BOISE – With Halloween and the switch to Daylight Savings Time both taking place this weekend, AAA and the Idaho Transportation Department remind drivers to do their part to prevent a scary situation on the road.

Halloween is one of the deadliest days of the year – children are twice as likely to be killed by a car on Halloween night as on any other night of the year.  And with the change to Daylight Savings, more pedestrians and bicyclists will be on the road during the dark hours in the late afternoon.

“The decision to participate in trick-or-treating and Halloween parties is a very personal one this year.  AAA urges families to follow all health and safety guidelines in their area, but those who choose to be out and about need to do so as safely as possible,” says AAA Idaho spokesman Matthew Conde.  “Many of the things that will keep people safe on Halloween night are applicable to nighttime driving throughout the year.”

According to research by the AAA Foundation for Traffic Safety, 96 percent of drivers view drowsy driving as very or extremely dangerous, but 24 percent admitted to driving when they were so tired that they had a hard time keeping their eyes open at least once in the 30 days before the survey.  Additional AAA research finds that drivers who have slept less than five hours have a crash risk comparable to someone who is driving drunk.

ITD reports that in 2019, drowsy driving was a contributing factor in 1,350 Idaho crashes.  But due to the difficulty of proving drowsy driving after the fact, the actual number could be much higher.

“Any time a driver gets behind the wheel, we ask them to be engaged drivers,” said ITD Highway Safety Manager John Tomlinson.  “This means giving your full attention to the road and the other people on it.  When you are fatigued, it makes it much more difficult to respond to the challenges of the roadway.”

AAA and the Idaho Transportation Department are launching a new safety campaign to reduce the number of drowsy driving injuries and fatalities in the Gem State.  “If you snooze, we all lose” is a reminder to motorists that nodding off behind the wheel puts everyone at risk.  Drivers should get plenty of sleep before they hit the road, or delegate the task to a more-rested driver.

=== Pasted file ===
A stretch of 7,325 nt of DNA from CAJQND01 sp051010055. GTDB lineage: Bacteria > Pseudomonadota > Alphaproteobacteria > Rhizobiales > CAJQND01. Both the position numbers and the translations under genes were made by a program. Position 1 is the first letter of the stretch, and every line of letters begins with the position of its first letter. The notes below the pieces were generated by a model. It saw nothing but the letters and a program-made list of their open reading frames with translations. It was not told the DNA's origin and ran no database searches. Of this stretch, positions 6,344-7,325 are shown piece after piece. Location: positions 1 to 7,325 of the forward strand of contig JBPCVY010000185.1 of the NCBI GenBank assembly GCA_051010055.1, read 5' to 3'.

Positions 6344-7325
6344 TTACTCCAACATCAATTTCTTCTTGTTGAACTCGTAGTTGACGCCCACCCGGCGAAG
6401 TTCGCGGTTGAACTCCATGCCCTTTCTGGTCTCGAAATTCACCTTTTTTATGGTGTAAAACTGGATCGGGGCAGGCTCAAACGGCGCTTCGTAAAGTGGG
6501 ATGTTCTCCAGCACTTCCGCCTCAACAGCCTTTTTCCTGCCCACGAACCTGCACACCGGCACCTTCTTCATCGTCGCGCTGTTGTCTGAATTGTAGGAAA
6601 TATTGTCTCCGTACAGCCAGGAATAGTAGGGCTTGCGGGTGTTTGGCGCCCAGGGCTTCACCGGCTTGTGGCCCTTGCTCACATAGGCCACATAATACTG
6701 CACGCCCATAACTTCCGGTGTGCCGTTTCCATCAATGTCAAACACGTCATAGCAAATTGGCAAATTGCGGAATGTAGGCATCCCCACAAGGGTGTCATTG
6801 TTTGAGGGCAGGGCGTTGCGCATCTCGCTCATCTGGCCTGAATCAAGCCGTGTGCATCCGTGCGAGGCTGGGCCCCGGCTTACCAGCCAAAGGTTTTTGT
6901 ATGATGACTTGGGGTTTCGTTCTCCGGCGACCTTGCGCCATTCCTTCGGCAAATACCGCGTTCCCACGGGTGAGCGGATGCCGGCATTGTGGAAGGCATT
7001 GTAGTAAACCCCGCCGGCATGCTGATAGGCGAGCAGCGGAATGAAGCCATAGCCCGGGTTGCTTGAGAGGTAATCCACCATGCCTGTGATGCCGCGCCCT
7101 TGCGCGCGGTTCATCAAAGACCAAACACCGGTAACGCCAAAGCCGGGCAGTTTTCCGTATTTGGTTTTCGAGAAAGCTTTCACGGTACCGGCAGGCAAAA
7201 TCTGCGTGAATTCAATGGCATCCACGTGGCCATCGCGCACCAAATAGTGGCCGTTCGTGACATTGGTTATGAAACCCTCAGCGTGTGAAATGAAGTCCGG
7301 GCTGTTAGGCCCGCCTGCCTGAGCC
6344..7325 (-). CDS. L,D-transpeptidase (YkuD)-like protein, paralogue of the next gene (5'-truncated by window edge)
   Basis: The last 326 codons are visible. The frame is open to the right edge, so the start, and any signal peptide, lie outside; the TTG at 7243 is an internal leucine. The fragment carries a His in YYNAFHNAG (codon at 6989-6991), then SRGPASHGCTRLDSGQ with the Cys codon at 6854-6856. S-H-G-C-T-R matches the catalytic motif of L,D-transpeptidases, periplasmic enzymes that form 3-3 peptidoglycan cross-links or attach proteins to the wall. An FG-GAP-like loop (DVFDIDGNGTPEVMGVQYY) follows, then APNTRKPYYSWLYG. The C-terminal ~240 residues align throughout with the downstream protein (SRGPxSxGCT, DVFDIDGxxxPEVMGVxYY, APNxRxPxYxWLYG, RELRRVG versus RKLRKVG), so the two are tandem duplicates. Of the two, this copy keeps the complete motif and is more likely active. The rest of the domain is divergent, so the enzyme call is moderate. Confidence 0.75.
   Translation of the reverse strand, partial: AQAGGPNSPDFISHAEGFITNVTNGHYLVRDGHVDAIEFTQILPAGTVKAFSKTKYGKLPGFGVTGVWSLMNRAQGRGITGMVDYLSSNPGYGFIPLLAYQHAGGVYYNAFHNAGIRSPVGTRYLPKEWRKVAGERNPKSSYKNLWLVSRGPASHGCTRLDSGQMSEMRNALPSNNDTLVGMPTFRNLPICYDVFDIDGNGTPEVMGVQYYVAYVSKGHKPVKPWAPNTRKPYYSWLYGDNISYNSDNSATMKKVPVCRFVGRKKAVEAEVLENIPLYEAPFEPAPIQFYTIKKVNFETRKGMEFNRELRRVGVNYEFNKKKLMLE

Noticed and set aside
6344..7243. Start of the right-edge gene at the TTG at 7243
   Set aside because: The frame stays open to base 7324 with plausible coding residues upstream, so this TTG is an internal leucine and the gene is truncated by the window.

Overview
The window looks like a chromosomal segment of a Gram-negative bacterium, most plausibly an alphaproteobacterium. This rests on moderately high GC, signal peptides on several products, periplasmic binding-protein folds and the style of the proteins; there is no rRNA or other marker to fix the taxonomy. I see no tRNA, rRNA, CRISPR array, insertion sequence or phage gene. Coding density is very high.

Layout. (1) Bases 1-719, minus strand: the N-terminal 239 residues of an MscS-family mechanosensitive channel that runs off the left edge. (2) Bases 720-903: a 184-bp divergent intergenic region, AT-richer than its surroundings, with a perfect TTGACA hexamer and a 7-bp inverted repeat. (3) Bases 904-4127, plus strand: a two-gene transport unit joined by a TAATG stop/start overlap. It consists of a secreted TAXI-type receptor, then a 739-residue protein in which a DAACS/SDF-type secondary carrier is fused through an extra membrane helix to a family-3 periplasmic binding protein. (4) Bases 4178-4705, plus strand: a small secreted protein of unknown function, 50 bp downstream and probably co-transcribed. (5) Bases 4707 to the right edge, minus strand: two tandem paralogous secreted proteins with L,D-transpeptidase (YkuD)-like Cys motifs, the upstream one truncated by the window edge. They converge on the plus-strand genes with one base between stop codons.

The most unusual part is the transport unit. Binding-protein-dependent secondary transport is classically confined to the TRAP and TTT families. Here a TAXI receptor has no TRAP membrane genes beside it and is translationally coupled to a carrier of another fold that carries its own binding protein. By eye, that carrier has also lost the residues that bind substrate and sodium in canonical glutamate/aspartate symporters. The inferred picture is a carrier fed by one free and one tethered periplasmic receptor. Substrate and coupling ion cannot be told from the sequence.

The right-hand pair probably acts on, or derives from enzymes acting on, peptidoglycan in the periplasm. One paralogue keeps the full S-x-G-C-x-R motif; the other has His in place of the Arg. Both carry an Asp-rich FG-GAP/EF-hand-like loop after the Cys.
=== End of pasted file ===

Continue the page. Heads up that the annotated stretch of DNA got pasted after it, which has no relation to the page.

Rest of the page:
“Just like drunk driving, it takes courage to say that you’re too tired to safely operate a motor vehicle,” Conde said.  “But it’s the right thing to do, and you’ll feel good about your decision.”

Over time, heat and sunlight can cause headlight lenses to take on a yellowed, cloudy appearance that AAA testing shows can block up to 80 percent of the available light.  Vehicle owners can use an inexpensive kit from a local auto parts store to polish the lenses in about an hour, or contact a trusted repair or auto body shop to have the work done for them.


  • Mix it up. Instead of trick-or-treating, consider buying candy for your family and then taking a walk around the neighborhood to complete a scavenger hunt that maintains distancing.
  • Have a plan. If you decide to participate in trick-or-treating, have a plan for where your children will go and when they’ll be back.  Costumes should allow kids to see, be seen, and move quickly.  Instruct children to never enter a home or garage to retrieve candy.
  • Use masks properly. Use a face covering to prevent the spread of illness as part of your costume.  A safety mask under a costume mask could make it difficult to breathe.


  • Don’t cut corners. Many crashes involving pedestrians happen in the middle of the block.
  • Ditch the distractions. Pedestrians, cyclists and drivers need to stay alert and scan the road.
  • Drive slowly. AAA says that a pedestrian who is hit by a car traveling at 30 mph is twice as likely to be killed when compared to a car traveling at 25 mph.
  • Stay sober. Every year, impaired drivers and pedestrians are injured or killed in a collision.
  • Be careful backing up. Your car could have a rear blind zone.  Don’t rely on back-up cameras alone – if you’re not sure, check around the vehicle before backing up.